Thomas Kuchel

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Thomas Kuchel
Kuchel c. 1956
Senate Minority Whip
In office
January 3, 1959 – January 3, 1969
Preceded byEverett Dirksen
Succeeded byHugh Scott
United States Senator
from California
In office
January 2, 1953 – January 3, 1969
Preceded byRichard Nixon
Succeeded byAlan Cranston
Controller of California
In office
February 11, 1946 – January 2, 1953
GovernorEarl Warren
Preceded byHarry B. Riley
Succeeded byRobert C. Kirkwood
Member of the California Senate
from the 35th district
In office
January 6, 1941 – February 11, 1946
Preceded byHarry Clay Westover
Succeeded byClyde A. Watson
Member of the California State Assembly
from the 75th district
In office
January 4, 1937 – January 6, 1941
Preceded byEdward Craig
Succeeded bySam L. Collins
Personal details
Thomas Henry Kuchel

(1910-08-15)August 15, 1910
Anaheim, California, U.S.
DiedNovember 21, 1994(1994-11-21) (aged 84)
Beverly Hills, California, U.S.
Political partyRepublican
Betty Mellenthin
(m. 1942)
EducationUniversity of Southern California (BA, LLB)
Military service
Allegiance United States
Branch/service United States Navy
Battles/warsWorld War II

Thomas Henry Kuchel (/ˈkkəl/ KEE-kəl; August 15, 1910 – November 21, 1994)[1] was an American politician. A moderate Republican, he served as a US Senator from California from 1953 to 1969 and was the minority whip in the Senate,[2] where he was the co-manager on the floor for the Civil Rights Act of 1964 and the Voting Rights Act of 1965.[3] Kuchel voted in favor of the Civil Rights Acts of 1957,[4][5] 1960,[6] and 1964,[7] as well as the 24th Amendment to the U.S. Constitution,[8] the Voting Rights Act of 1965,[9][10] and the confirmation of Thurgood Marshall to the U.S. Supreme Court,[11] while Kuchel did not vote on the Civil Rights Act of 1968.[12]

Early life[edit]

Kuchel was born in Anaheim, Orange County, the son of Henry Kuchel, a newspaper editor and the former Letitia Bailey.[3][13][14] Kuchel attended public school as a child.[2] While he was at Anaheim High School, he was student body president, a yell leader and a member of the debate team. While there, he debated a team from Whittier High School, winning his own debate against his opponent and later intraparty rival, Richard Nixon.

Kuchel graduated from both the University of Southern California in 1932[2] and the University of Southern California Law School before he entered the state government.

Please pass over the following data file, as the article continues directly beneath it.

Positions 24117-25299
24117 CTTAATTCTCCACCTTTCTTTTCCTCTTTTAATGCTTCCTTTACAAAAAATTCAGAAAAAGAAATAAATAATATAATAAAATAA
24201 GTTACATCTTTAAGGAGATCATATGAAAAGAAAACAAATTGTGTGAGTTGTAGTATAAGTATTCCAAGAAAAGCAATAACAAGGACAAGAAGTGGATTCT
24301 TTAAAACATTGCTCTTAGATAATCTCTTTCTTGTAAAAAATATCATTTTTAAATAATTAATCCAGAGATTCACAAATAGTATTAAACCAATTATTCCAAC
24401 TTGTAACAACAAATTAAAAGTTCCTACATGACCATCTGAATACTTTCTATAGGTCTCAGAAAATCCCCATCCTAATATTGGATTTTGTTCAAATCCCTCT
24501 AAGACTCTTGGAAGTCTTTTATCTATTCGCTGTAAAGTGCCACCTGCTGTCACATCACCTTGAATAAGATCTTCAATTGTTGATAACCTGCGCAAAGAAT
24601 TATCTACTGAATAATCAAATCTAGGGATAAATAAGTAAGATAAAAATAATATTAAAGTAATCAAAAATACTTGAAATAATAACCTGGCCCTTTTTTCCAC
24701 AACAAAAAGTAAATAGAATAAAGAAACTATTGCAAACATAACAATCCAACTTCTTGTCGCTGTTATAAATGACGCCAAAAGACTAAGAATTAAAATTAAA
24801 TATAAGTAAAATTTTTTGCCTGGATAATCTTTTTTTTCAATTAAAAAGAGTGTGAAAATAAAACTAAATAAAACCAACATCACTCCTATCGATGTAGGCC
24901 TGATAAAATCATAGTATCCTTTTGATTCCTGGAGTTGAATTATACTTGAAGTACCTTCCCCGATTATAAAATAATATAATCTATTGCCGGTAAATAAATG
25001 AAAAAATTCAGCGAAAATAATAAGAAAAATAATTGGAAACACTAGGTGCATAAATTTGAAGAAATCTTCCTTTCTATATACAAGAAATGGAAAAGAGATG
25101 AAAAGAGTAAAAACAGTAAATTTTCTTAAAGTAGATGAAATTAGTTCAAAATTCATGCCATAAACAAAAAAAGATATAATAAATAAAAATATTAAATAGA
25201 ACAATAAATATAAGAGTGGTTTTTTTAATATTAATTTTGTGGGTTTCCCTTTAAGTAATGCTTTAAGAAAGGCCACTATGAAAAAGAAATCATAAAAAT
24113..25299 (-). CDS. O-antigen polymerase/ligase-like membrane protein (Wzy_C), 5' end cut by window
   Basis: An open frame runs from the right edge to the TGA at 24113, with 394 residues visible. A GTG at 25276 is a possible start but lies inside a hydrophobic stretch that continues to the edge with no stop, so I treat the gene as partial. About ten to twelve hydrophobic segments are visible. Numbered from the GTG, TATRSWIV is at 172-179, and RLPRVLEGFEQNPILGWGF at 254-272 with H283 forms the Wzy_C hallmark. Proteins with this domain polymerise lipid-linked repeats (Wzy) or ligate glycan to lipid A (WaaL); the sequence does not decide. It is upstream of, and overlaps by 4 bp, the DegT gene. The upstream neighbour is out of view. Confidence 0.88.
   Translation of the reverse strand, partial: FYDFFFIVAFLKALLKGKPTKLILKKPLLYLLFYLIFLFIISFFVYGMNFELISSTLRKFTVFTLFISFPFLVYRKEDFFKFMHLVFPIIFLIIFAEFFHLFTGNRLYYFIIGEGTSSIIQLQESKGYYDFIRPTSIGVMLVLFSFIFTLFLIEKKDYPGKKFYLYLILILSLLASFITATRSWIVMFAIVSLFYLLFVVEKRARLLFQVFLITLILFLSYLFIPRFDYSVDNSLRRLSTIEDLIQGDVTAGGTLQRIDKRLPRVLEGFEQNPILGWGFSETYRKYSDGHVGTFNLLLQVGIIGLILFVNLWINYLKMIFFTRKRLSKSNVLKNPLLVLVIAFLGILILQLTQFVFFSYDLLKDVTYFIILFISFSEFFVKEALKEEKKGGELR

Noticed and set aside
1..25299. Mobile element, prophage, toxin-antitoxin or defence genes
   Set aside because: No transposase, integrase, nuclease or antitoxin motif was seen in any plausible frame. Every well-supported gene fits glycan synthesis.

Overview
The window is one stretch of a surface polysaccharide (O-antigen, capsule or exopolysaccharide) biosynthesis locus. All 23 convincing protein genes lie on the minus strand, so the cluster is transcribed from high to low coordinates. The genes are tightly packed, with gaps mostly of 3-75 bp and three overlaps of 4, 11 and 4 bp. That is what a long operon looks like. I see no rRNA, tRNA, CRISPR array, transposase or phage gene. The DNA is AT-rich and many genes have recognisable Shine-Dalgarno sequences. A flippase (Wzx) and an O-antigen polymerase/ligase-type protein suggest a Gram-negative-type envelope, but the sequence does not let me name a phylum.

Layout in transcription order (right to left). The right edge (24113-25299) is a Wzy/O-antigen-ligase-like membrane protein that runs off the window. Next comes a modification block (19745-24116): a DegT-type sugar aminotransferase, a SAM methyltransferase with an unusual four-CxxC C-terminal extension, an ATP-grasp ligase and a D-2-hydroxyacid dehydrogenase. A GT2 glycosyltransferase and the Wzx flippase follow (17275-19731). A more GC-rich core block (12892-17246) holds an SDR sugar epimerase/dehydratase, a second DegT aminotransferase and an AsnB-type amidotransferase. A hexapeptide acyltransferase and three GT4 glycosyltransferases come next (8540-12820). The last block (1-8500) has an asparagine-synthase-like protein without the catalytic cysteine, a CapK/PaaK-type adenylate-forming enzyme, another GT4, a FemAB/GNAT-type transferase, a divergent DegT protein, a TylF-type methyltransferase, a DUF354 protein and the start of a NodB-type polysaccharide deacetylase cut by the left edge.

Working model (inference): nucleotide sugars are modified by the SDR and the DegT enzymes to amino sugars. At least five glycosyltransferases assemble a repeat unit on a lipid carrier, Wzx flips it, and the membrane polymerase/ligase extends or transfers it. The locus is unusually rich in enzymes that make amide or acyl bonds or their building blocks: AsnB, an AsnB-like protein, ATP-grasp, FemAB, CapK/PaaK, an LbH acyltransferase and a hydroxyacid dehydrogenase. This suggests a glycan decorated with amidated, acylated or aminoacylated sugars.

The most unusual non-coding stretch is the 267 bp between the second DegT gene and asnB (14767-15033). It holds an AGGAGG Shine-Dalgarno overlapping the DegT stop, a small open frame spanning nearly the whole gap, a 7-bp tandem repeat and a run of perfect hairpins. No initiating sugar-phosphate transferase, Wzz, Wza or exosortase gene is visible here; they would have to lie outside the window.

Kuchel served in the California State Assembly from 1937 to 1941, in the California State Senate from 1941 to 1945, and as California State Controller from 1946 to 1953. During World War II, Kuchel was a lieutenant commander in the U.S. Naval Reserve.

In 1953, Kuchel was appointed to the US Senate by Governor Earl Warren to fill the vacancy created after Republican Senator Richard Nixon was elected Vice President. Kuchel was elected to the remainder of Nixon's term in 1954 and to full terms in 1956 and 1962.

As a U.S. Senator, Kuchel had first attempted to steer clear of the factional infighting within the California Republican Party, which took place in the 1950s between Vice President Nixon, US Senate Republican Leader William F. Knowland, a conservative, and Republican Governor Goodwin J. Knight, a liberal. Known as a moderate, Kuchel eventually backed Knowland in his campaign to oust Knight in the Republican primary for governor in 1958. Knight then ran for the United States Senate, but he and Knowland both lost that year.

While running for a second full term in 1962, Kuchel pointedly refused to endorse ticket-mate Nixon's candidacy for governor in a heated race against incumbent Democrat Edmund G. "Pat" Brown, Sr.[3] The 1962 election favored incumbents, as Brown beat Nixon by a comfortable margin and Kuchel coasted to victory. To date, Kuchel is the last Senatorial candidate to win all 58 California counties in a single election.

However, Kuchel broke with Knowland in 1964 when Knowland asked him to endorse Barry Goldwater for the Republican nomination for president, and Kuchel instead endorsed Nelson Rockefeller, who narrowly lost the California presidential primary to Goldwater.[3] During his campaign for Rockefeller, Kuchel warned in campaign ads that the control of the right-wing movement in the California Republican party would lead to the destruction of the two-party system.[15]